4.30.2010

Video: San Jose's Latest Advert



It's not the widescreen cinematic masterpiece that is this year's Chicago Fire promo but it does feature a baby with a man-arm, red-carding the elderly and a lady with an improbably awesome horizontal leap so it's still kind of special (and I don't mean that in a short bus way).

9 comments:

Jared said...

I'm going with special, in a short bus way. how did that guy remove his shirt while keeping his tie on? and why?

SF said...

I know right?! That's a total Chippendale's move right there.

Kaiser said...

Nowhere near as cool as SJ's add with the girl spilling hot coffee on that dude! Brilliant!

vik said...

I dunno why they try to do so much with what is clearly a low budget. If they had focused on one or two of these scenes and done them properly, it would have made for a better commercial.

Anonymous said...

I'm a broke college student and I'm certain I could've done a better job with other broke college students on a random weekend.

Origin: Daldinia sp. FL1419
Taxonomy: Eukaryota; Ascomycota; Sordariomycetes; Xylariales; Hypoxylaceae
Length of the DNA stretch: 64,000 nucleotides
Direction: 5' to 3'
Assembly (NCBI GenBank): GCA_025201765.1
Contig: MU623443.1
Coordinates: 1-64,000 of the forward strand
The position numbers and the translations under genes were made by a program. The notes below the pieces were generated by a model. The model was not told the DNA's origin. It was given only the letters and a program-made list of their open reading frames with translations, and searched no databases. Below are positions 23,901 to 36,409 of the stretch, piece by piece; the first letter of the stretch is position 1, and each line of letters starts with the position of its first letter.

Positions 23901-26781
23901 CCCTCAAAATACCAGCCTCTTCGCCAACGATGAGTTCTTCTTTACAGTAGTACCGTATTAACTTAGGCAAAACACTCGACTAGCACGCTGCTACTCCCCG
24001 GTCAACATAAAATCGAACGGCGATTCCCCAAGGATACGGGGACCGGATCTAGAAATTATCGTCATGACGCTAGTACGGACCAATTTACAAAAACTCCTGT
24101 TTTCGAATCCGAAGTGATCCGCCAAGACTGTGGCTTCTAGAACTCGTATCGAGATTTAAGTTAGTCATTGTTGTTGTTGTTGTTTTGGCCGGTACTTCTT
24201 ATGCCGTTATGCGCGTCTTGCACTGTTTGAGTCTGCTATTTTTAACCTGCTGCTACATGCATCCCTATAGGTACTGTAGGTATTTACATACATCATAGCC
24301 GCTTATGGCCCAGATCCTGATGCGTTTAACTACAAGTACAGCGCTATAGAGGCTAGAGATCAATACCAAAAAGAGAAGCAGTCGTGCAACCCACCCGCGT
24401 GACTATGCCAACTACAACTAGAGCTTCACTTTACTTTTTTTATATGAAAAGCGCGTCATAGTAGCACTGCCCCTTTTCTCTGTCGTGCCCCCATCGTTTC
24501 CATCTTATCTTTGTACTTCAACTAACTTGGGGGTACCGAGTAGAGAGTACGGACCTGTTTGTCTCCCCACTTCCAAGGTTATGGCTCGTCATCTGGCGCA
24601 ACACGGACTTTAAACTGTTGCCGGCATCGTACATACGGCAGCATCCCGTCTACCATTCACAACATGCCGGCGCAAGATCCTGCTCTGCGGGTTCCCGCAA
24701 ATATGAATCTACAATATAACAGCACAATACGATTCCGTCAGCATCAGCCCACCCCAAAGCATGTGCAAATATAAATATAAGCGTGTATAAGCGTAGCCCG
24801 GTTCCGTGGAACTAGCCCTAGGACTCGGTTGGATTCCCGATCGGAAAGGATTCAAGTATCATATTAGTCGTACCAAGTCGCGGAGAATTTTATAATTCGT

Maybe I should look for a job in MLS...

monkey10 said...

Is that commercial airing in theaters? The ticking clock really adds to the pace.

Anonymous said...

gosh so much haters! At least the san jose FO is trying unlike other MLS clubs

Jimmy said...

Crap,Crap,Crap and more Crap. MLS clubs really need to hire people who understand Soccer. Were is the game? The energy you feel when you enter a stadium? It puts me off buying a ticket!!!!

Me Here said...

Clearly some key bit of market research has emerged in the past couple of years, showing that "fans of soccer truly embrace the game as an entire lifestyle" or some such. Because we keep seeing commercials of this ilk -- like the FSC spots where people leave their house and "see" soccer in everyday situations (a traffic cop carding a motorist, etc.).

These spots seem to be trying to convey the idea of: "We know that you soccer fans live and breathe the game every day, so lookee here -- you can respect us because we recognize that."

In fact, what soccer fans would truly like to see is what Jimmy notes above: an appreciation of the energy and magic of the soccer match experience. Ultimately, that's what teams are selling, and that's what they need to show they value.